China Imports To EU Continue Their Rise

The latest EU25 trade data from Eurostat highlight the competitive challenge some European companies face from the fast-growing Chinese economy:

Imports from China in the first four months of this year, at ?45.3bn ($54.5bn, ?31.5bn), were 19 per cent higher than the same period a year before. Imports from the US remained almost flat at ?52.6bn. In contrast, EU exports to China fell by 1 per cent to ?15.2bn, while exports to the US rose by 2 per cent…..

China?s economic expansion suggests the rate of growth of exports to the EU is likely to be maintained. By the end of this year, imports from China could be almost three times higher than the level in 1999. That increases the pressure on domestic producers, as well as eurozone exporters.

Financial Times

EU25 trade was characterised by an increase in the EU25 surplus with the USA (+24.2 bn euro in January-April 2005 compared with +23.0 bn in Januar y-April 2004 ) and Switzerland (+ 6.0 bn compared with +3.8 bn). The EU25 trade deficit grew with China (-30.1 bn compared with -22.8 bn), Russia (-16.3 bn compared with -11.5 bn) and Norway (-10.0 bn compared with -8.0 bn), and fell with Japan (-9.9 bn compared with -11.5 bn).

Concerning the total trade of Member States, the largest surplus was observed in Germany (+ 55.0 bn euro in January-April 2005 ), followed by the Netherlands (+ 11.8 bn), Ireland (+ 10.8 bn) and Sweden (+ 5.8 bn) . The
United Kingdom (-30.7 bn) registered the largest deficit, followed by Spain (-22.6 bn) , Greece (-10.4 bn) and France (-9.9 bn).

Source: Eurostat

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About Edward Hugh

Edward 'the bonobo is a Catalan economist of British extraction. After being born, brought-up and educated in the United Kingdom, Edward subsequently settled in Barcelona where he has now lived for over 15 years. As a consequence Edward considers himself to be "Catalan by adoption". He has also to some extent been "adopted by Catalonia", since throughout the current economic crisis he has been a constant voice on TV, radio and in the press arguing in favor of the need for some kind of internal devaluation if Spain wants to stay inside the Euro. By inclination he is a macro economist, but his obsession with trying to understand the economic impact of demographic changes has often taken him far from home, off and away from the more tranquil and placid pastures of the dismal science, into the bracken and thicket of demography, anthropology, biology, sociology and systems theory. All of which has lead him to ask himself whether Thomas Wolfe was not in fact right when he asserted that the fact of the matter is "you can never go home again".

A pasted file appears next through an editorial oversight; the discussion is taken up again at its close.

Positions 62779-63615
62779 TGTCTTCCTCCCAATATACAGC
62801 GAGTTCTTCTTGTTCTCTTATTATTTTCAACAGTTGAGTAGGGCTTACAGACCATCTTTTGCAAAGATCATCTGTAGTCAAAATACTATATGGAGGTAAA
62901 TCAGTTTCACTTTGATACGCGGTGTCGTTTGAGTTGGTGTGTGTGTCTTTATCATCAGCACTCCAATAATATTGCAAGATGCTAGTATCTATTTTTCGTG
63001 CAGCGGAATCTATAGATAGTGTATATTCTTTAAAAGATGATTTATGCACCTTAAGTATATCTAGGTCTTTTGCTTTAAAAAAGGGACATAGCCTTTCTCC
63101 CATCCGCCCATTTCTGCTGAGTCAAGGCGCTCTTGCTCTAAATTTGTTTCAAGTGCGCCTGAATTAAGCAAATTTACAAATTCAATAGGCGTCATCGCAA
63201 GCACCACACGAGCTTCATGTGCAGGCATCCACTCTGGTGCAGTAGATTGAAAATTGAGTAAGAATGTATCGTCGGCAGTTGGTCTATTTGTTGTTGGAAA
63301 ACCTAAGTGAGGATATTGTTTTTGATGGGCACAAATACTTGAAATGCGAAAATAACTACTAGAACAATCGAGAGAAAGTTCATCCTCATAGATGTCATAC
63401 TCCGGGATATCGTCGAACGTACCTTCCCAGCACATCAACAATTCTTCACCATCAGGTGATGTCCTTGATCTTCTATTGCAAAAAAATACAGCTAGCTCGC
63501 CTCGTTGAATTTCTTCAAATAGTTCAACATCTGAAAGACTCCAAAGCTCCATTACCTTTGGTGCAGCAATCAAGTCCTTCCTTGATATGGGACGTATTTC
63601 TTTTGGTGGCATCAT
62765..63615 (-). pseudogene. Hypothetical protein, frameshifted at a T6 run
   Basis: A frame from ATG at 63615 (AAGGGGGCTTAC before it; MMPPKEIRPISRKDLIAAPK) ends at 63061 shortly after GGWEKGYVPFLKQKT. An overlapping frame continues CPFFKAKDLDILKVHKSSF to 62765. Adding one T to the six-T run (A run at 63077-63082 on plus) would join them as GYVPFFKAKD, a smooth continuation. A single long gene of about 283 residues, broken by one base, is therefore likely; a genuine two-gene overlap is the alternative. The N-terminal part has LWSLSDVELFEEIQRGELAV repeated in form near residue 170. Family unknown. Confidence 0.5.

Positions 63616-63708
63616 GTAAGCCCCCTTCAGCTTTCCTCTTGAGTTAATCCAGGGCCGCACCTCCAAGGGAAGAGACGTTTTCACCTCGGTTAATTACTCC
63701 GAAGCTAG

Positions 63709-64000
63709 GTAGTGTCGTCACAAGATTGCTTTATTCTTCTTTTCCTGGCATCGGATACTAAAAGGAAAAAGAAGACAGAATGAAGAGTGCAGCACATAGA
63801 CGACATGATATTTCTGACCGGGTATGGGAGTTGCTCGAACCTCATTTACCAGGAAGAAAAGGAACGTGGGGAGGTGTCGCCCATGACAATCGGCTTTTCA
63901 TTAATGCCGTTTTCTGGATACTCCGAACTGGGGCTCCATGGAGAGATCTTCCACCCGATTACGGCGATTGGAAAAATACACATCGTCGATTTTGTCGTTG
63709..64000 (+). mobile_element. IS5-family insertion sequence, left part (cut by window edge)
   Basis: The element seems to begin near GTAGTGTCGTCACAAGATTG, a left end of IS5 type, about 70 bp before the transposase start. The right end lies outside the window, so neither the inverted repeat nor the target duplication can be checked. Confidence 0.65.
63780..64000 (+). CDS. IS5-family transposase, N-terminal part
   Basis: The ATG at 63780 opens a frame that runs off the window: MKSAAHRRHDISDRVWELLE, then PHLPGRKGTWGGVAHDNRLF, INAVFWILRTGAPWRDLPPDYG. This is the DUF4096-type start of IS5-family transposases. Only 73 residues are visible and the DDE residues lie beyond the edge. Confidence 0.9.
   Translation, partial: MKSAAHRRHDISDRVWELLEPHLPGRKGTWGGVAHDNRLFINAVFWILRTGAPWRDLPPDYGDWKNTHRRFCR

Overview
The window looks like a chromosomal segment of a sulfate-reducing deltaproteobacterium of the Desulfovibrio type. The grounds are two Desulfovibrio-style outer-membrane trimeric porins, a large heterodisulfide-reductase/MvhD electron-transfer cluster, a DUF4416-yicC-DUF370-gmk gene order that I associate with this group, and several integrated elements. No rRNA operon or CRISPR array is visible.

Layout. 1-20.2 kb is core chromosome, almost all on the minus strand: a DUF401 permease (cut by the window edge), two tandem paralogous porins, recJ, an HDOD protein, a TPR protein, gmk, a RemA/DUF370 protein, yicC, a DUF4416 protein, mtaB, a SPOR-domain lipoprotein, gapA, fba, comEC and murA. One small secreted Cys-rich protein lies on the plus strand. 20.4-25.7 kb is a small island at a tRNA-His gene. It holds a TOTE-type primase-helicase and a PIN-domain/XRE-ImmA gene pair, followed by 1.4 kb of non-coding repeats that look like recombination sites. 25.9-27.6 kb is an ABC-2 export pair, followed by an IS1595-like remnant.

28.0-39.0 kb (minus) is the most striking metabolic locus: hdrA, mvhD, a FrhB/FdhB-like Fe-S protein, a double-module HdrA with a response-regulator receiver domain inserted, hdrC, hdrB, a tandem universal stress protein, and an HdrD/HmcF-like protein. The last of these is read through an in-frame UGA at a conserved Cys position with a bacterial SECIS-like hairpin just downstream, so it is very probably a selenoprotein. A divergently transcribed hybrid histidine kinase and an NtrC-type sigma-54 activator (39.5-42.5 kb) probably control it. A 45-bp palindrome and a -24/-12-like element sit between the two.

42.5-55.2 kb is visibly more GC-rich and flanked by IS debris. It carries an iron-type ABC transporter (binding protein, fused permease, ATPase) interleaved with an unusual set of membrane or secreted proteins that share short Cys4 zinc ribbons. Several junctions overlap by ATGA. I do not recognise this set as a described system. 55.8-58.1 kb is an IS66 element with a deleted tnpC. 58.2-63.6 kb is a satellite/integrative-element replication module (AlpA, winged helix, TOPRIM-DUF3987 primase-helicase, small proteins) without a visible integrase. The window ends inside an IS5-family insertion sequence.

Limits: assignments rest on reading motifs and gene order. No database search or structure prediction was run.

1 thought on “China Imports To EU Continue Their Rise

  1. “19 per cent higher than the same period a year before”

    So, how will Europe handle this?

    Will Asian imports continue to rise and that’s just the way it is?

    I’ve read parts of the WTO World Trade Report 2005.

    I see no relief for Europe or the USA.

    How will all of this play out?

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